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Read My Beloved World Online by Sonia Sotomayor

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An instant American icon--the first Hispanic on the U.S. Supreme Court-tells the story of her life before becoming a judge in an inspiring, surprisingly personal memoir. With startling candor and intimacy, Sonia Sotomayor recounts her life from a Bronx housing project to the federal bench, a progress that is testament to her extraordinary determination and the power of believing in oneself. She writes of her precarious childhood and the refuge she took with her passionately spirited paternal grandmother. She describes her resolve as a young girl to become a lawyer, and how she made this dream become reality: valedictorian of her high school class, summa cum laude at Princeton, Yale Law, prosecutor in the Manhattan D.A.'s office, private practice, federal district judge before the age of forty. She writes about her deeply valued mentors, about her failed marriage, about her cherished family of friends. Through her still-astonished eyes, America's infinite possibilities are envisioned anew in this warm and honest book, destined to become a classic of self-discovery and selfinvention, alongside Barack Obama's Dreams from My Father.

Reviews I'm conflicted about the idea of her writing a memoir. As a judge, you're supposed to represent the law, and that is all; hence all of the matching black robes, and at one time, even wigs-you're not supposed to be a personality. So although I enjoyed the book and admire her deeply, it's a little disconcerting that she is able to justify the authoring of this book, a book that people only care about because she is a supreme court justice. She is not an elected public servant, she did not run for office, she was offered this incredibly honourable position based on character and jurisprudence. When you accept the offer to serve on the court, you're supposed to humbly pass on any opportunities that are then bestowed on you because of this role. You have to sacrifice certain aspirations or avenues that may interest you in life, especially anything personal, because being a supreme court justice is a lifetime commitment that holds so much more value than a traditional job that ends in the evening. Although she is not the first justice to author a book while still sitting on the court, I think she is aiding in setting a bad precedent for future justices of what acceptable behaviour is. She is obviously well aware of this fine line that she is walking as the book omits any specific philosophical perspective on law, and also stops 21 years ago, in 1992, just as she becomes a judge. I saw her speak in person and found it interesting that she addressed this very issue without specifically being prompted about it. It was as if she felt like she needed to clarify the reasoning behind this book; perhaps she was conflicted internally about this project and wanted to provide the justification to others (and to herself), or perhaps I was just reading too much into an expanded answer.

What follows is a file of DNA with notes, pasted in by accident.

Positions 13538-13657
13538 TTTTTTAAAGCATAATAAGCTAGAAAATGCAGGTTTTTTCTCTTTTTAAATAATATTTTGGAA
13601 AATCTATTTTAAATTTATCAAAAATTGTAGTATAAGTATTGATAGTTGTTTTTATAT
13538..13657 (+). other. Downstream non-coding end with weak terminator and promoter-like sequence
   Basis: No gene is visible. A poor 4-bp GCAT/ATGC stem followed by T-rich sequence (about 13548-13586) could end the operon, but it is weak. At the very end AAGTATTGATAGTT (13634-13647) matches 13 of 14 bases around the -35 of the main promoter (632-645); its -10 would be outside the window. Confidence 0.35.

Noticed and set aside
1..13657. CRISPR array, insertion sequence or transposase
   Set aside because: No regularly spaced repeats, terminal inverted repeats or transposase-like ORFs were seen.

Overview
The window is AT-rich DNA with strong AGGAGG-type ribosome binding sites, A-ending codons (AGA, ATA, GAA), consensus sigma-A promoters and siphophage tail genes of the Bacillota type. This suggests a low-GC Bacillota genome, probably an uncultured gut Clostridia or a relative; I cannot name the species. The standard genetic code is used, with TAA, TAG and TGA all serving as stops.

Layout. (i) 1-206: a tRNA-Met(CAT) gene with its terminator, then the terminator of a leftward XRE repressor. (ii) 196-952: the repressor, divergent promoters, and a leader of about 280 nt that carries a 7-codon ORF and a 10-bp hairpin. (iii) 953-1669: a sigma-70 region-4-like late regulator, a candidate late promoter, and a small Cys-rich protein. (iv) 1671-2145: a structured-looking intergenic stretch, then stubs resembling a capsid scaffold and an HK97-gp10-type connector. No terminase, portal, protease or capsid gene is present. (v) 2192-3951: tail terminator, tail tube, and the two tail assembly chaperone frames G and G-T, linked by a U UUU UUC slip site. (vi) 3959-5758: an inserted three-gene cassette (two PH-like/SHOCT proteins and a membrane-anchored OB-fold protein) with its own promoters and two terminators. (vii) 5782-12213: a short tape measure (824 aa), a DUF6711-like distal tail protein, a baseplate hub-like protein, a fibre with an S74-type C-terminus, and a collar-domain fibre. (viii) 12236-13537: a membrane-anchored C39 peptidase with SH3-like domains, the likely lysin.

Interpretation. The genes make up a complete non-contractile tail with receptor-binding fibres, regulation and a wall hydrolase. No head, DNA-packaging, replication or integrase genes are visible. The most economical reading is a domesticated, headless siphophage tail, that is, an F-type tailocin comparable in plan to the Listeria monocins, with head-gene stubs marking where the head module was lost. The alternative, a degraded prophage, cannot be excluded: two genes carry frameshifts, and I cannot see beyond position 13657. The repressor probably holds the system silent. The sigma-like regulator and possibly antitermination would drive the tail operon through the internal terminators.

Regardless, her reasoning for writing this now was that her family story is dying; quite literally, as some of characters in her life are well into their 80s and 90s, and even one who shared a story with her about her parents, a story of their love that she was completely unaware of until researching this project, died before the book went to print. Hearing that certainly elevated my level of respect for her, but there's still something about a supreme court justice accepting a seven figure book signing deal about herself that rubs me the wrong way.

Justice Sotomayor states in her introduction who her intended audience is – those people who ask her how this or that challenge that they share affected her success. With that general audience in mind, it is a very accessible story. It would be very well suited for a young adult looking for inspiration and encouragement to dream big. Occasionally, she addresses those critics who might be looking for ammunition against her, but gently and with humor, noting that beliefs she held as a college student are not what she might espouse today. She is coy about her current policy ideals, and stops at her first judicial appointment. I’ve been skeptical in recent years about the more public face that the Supreme Court justices have taken – books, tours, interviews. This book makes me rethink that, though. Justice Sotomayor is open about the challenges she faced – poverty, an alcoholic father, diabetes, a distant relationship with her mother, English as her second language. She is also open about her insecurities and failures. She discusses the people and events that shaped her moral center and formed her friendships. Ultimately, her empathy is a gift on the bench, and I think it is useful to hear the story of how she developed it.

This is an excellently written autobiography about a fascinating woman, an American dream kind of story I never get tired of reading. It's an inspiring look at a first generation American, with hard working parents living in a housing project, who are determined to make a better life. Sonia is something else. She is a go-getter from the start. There's at once, a compassion and a wisdom in understanding her tragic father, an alcoholic, who dies in his prime. Never is there a trace of self-pity. I love the part where she describes the excitement she and her brother felt when Mom has a set of the Encyclopedia Britannica delivered to their modest home, opening doors to the wonder of learning. A very enjoyable read--except there's much on "talking shop" about the esteemed Yale law school, the inner goings on of the NYC judicial system, but all in all, a very good and substantive read. Bravo Sonia.

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